Hi. I’m Dr. Carolyn Pinkerton, an audiologist
on the Education and Audiology team here at Starkey Hearing Technologies.
I’m here to talk about the importance of talking to a loved one about hearing loss.
Odds are you know someone with hearing loss. One in every ten Americans has hearing loss
and that’s more than 34 million people in the United States.
Chances are the loss isn’t just affecting that person; it’s affecting those around them.
Miscommunication and hearing loss can lead to frustration with family members and loved
ones and it can also be potentially dangerous if
important sounds and alarms begin to be missed. Miscommunication can also affect your ability
to fully participate in the world around you. It can lead to embarrassment, social isolation,
negative workplace outcomes and familial stress. A lot of people with hearing loss don’t realize
that they have the loss or they may be in denial,
or they may truly believe that others are mumbling or not speaking clearly.
Now, the first time you have a conversation with a loved one about hearing loss,
chances are they’re not going to immediately respond by seeing a hearing practitioner.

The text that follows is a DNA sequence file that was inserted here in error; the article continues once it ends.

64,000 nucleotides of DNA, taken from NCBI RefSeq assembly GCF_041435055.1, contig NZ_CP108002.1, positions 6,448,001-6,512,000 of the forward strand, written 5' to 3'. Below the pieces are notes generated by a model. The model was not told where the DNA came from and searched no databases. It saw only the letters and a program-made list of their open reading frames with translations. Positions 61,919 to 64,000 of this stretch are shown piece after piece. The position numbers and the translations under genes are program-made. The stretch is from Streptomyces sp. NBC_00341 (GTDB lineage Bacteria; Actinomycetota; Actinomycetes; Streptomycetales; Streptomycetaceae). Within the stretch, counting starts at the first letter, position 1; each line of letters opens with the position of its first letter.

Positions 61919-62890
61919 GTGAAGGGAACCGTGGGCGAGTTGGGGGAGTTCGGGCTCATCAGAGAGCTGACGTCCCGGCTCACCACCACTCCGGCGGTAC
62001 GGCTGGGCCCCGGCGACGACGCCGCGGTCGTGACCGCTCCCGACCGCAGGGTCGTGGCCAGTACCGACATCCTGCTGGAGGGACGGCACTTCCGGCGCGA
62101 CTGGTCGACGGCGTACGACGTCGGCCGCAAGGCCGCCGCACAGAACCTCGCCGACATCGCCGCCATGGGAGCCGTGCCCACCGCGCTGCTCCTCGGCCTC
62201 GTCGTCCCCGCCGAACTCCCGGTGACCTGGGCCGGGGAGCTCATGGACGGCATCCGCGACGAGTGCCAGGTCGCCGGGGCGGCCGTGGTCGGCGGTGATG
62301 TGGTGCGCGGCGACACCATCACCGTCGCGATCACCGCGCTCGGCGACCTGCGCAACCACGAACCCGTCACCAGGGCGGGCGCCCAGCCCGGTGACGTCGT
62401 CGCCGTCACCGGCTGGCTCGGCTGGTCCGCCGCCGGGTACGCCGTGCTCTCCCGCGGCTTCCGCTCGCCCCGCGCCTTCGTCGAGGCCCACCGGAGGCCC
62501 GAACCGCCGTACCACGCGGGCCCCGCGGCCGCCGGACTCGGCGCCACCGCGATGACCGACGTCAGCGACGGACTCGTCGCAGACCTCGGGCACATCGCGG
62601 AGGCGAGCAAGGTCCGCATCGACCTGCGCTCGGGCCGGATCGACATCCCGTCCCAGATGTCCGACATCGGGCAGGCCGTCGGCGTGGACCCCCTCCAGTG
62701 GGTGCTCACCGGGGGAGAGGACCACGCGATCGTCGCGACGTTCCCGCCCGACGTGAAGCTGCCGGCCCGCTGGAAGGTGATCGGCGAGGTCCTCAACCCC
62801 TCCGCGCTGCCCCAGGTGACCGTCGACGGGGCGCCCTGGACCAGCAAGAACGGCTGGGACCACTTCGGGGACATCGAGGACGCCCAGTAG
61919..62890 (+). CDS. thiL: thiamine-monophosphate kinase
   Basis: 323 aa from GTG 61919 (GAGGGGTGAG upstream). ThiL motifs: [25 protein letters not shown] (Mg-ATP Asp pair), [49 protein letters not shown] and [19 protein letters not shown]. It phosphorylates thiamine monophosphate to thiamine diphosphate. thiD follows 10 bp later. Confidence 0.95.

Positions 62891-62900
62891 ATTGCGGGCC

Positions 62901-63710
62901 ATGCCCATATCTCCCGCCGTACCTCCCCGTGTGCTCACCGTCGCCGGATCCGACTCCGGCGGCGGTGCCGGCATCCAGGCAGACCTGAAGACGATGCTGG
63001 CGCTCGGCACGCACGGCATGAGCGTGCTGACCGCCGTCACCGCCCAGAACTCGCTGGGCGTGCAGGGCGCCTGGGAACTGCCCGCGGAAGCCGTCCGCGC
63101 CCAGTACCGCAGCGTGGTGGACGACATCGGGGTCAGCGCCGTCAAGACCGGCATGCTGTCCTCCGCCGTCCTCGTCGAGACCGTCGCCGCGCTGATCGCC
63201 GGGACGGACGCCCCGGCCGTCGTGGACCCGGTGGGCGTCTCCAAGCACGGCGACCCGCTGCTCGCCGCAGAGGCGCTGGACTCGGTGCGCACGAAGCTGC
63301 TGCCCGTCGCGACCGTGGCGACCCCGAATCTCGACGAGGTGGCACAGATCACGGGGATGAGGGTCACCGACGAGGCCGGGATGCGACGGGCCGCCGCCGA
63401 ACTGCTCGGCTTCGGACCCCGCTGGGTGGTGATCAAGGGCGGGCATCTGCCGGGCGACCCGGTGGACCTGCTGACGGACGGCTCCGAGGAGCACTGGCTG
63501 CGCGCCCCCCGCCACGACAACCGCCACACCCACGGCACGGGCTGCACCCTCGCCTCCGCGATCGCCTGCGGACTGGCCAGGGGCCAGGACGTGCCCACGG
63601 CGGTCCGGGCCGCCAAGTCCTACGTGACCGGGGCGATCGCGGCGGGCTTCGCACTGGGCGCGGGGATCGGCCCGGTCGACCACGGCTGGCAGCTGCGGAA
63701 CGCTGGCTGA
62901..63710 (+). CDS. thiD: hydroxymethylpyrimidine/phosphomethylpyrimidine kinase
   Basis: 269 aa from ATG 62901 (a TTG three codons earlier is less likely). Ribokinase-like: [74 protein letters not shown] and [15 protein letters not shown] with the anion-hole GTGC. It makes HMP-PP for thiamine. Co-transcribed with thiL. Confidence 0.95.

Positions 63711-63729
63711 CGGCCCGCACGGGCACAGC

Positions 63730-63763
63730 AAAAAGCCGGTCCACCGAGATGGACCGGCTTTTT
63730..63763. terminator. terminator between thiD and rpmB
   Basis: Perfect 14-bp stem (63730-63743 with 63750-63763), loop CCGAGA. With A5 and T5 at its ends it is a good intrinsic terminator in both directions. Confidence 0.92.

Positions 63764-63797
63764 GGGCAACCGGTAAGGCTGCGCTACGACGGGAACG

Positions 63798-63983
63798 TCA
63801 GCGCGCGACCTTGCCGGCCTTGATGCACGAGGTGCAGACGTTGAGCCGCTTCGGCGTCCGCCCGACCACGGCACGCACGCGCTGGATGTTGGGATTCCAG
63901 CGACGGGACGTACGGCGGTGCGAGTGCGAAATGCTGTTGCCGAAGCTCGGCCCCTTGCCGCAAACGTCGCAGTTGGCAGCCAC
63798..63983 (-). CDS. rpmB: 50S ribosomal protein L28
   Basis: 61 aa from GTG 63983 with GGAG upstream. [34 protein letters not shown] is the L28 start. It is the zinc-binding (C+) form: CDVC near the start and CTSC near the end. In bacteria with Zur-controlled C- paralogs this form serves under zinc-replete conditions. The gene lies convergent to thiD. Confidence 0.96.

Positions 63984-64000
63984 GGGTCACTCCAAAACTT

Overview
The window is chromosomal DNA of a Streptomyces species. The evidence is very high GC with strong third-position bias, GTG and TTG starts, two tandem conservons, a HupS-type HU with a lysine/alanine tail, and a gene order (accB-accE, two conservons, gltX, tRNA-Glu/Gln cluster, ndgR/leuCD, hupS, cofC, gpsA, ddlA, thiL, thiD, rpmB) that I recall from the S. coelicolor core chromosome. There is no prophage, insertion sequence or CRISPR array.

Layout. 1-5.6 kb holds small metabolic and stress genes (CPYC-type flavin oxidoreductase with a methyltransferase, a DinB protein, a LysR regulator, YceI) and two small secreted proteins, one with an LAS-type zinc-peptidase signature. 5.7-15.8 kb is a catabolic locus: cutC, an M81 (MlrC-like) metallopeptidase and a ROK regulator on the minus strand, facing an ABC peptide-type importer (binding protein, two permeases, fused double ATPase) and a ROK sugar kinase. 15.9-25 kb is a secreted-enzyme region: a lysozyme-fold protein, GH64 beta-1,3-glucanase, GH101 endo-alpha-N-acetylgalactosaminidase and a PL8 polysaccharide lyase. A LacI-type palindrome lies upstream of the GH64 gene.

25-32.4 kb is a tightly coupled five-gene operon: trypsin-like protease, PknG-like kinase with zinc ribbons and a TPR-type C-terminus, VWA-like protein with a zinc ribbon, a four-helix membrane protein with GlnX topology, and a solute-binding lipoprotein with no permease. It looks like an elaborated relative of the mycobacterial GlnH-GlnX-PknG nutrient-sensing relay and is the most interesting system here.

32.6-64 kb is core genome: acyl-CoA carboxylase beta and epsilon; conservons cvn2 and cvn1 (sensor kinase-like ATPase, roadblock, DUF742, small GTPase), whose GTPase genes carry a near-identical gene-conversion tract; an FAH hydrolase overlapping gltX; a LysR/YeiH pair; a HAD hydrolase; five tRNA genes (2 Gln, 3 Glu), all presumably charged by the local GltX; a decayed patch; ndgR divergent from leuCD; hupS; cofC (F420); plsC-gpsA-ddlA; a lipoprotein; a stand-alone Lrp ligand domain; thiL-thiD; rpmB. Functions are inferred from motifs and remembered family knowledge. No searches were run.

That hearing loss probably occurred slowly over time.
Now less than 10 percent of hearing loss can be corrected medically or surgically
and 95 percent of those hearing losses can be managed effectively
with today’s innovative hearing technology. So the good news is that there is help;
they are not alone and there is help available and we want to emphasize that.
To create that supportive and constructive environment
you may begin your conversation by identifying instances
where your loved one would like to hear better, whether it be on the phone or watching television
or out at a restaurant . Chances are that they have begun to notice
that they have difficulty hearing in some of those situations.
Helping someone identify these situations can be a key step in encouraging them to seek
help. It’s also important to note that a number
of options are out there today for hearing solutions.
Not everybody needs the same strength or style of hearing aid.
Hearing technology has come a long way and it can sometimes be difficult for loved ones
to get past the image that someone has in their mind about what a hearing aid may look
like and the social stigma that may come along
with it. If you or someone you know has concerns about
hearing loss, please contact a hearing healthcare professional.